Who didn’t fund Philly’s super PACs

    By now, it’s not a shock to learn that super PACs spent twice as much as the candidates in the Philadelphia mayor’s race this year, according to campaign finance reports filed Friday. (See my earlier report here.) 

    And if you follow this stuff you know the U.S. Supreme court has opened the floodgates of spending from independent expenditure committees, which can ignore contribution limits as long as they don’t coordinate with candidates they’re supporting.

    But there’s something interesting in who did, and didn’t fund super PACs in the mayor’s race this year.

    Turn the calendar back a couple of decades, when there were no limits on contributions in city races (there are stilll none in the rest of Pennsylvania), and you saw big contributions — $25,000, $50,000 and more to mayoral candidates.

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    Sometimes they came from rich friends of the candidates, but mostly, big checks came from people and institutions who had an interest in city policy or contracts, and wanted to be players: law firms, insurance companies, developers, and unions.

    What’s striking to me is that in this mayor’s race, when the door was open to big money, only the unions came to play. The law firms, insurance brokers and developers stayed home.

    The reports tell the story

    Three super PAC’s played a significant role in this race. Two of them, Building a Better Pa and Forward Philadelphia raised just under $2.3 million to support former City Councilman Jim Kenney, practically all of it huge contributions from the building trades and public employee unions.

    The other super PAC, American Cities, raised $6.8 million to support State Sen. Anthony Williams, and 97 percent of that came from three men, all partners in the Bala Cynwyd-based trading firm, the Susquehanna International Group.

    I’m personally convinced the Susquehanna boys are motivated by ideological commitment, not financial self-interest. They honestly believe in educational alternatives for kids in struggling schools, and think funding Williams’ political campaigns are the right vehicle.

    There are some disturbing things about three rich donors accounting for more than half of all the spending the mayor’s race, and I’ll have more to say about that in another piece.

    My point today is that this free-spending PAC doesn’t represent the return of the special interests who used to fund mayoral campaigns in this town. It’s almost a freak of political nature — three guys with money to burn and a passionate commitment to one issue.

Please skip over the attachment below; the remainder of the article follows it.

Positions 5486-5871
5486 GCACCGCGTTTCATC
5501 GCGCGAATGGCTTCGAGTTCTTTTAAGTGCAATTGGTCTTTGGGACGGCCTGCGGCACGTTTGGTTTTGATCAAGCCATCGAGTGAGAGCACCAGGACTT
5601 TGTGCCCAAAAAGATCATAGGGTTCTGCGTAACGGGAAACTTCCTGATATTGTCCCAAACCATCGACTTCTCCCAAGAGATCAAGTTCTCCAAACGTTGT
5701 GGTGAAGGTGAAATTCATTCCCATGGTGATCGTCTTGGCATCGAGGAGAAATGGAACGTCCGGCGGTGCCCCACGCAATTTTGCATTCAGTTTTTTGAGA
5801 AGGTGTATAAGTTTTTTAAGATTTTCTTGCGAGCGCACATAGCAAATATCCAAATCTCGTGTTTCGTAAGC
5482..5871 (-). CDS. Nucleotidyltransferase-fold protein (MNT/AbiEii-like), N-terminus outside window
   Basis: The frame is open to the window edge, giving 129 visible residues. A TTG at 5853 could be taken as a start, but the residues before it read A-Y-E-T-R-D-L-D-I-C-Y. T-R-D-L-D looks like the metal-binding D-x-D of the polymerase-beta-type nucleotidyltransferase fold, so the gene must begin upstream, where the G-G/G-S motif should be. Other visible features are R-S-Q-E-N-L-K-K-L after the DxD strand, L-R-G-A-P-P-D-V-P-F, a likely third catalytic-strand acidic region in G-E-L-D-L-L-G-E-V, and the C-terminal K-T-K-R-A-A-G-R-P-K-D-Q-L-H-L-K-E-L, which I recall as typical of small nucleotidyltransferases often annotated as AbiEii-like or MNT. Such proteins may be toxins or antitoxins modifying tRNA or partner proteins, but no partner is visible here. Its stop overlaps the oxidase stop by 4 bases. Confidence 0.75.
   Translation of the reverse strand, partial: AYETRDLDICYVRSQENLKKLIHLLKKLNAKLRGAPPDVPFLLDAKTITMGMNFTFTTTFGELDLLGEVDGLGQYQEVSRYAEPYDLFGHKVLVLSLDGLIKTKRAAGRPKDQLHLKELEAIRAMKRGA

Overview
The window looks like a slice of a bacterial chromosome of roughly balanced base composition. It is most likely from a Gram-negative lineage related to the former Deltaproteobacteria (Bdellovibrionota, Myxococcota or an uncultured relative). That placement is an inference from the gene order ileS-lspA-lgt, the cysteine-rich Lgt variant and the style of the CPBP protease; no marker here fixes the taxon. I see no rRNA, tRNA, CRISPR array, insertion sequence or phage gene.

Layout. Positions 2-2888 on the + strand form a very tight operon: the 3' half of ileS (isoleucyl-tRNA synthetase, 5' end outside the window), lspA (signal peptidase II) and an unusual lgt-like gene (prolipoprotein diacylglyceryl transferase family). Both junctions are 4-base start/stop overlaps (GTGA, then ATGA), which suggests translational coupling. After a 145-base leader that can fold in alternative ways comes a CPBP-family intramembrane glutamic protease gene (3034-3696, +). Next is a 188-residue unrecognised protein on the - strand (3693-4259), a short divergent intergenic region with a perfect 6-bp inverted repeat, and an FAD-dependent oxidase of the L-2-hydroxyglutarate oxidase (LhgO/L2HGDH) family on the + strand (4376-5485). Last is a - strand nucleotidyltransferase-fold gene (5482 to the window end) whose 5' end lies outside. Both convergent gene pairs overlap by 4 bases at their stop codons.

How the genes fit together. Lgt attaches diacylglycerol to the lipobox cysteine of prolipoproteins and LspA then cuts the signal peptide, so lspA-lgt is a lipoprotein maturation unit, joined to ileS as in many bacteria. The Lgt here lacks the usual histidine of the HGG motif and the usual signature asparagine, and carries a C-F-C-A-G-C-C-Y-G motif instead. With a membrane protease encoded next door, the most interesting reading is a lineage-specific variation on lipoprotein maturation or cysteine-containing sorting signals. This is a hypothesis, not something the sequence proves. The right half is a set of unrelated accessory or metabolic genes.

Where are the old guard?

    So why didn’t the old special interests put their money into super PACs this year?.

    One reason: Starting a super PAC is a lot of effort. Giving a big check to a candidate in the good ole’ days was costly, but it was simple. You gave him 50 grand and that was it.

    But to help your candidate with an independent expenditure committee, you have to essentially build a campaign apparatus yourself. You have find somebody you trust to manage it, do polling, craft a message, make commercials, buy TV time, the works.

    And you have to think strategically about what will best help your candidate win. If it means going negative, you have to consider the effect on your reputation (something I think has kept the Susquehanna super PAC from going negative on Jim Kenney).

    So if you’re Ballard Spahr or Dilworth Paxon, starting a super PAC may be more than you want to take on.

    Another reason: I’m just guessing here, but it may be that the law firms and developers are relieved they don’t have to be making huge donations, and aren’t so anxious to find ways around contribution limits.

    Back in the day, a candidate might call the managing partner of law firm A and say how important his support was. When the conversation got around to numbers, the candidate would mention that law firm B was in for $75,000. Did the manager of firm A want to be left out in the cold.? No. He wrote the check.

    In 2015 it’s illegal for a candidate to take a $75,000 check from firm A, and it’s illegal for him to ask the managing partner to give 75 grand to a super PAC that’s supporting him. So if the candidate doesn’t ask, and it would be big and risky project to start its own super PAC, the law firm just waits and watches.

    The firm could give $75,000 to somebody else’s super PAC that’s helping a candidate, but we aren’t seeing that in this race. Power lawyer Steve Cozen did give American Cities $10,000, but it stands out as an exception.

    Here’s what I think will happen in the next competitive mayor’s race if the rules don’t change:

    Philadelphia candidates will start doing what presidential candidates do. They strip away all pretense, and when they start running for the office, a bunch of their loyal friends start a super PAC that everybody understands is the candidate’s vehicle.

    And when those friends ask law firms A and B for a big check, it’s will be understood that if you aren’t in, the candidate will know — and remember.

    I’d just as soon not be right about this. We’ll see.

    One more question: If the law firms and developers chose not play the super PAC game this year, why did the unions jump into the game? Coming soon.

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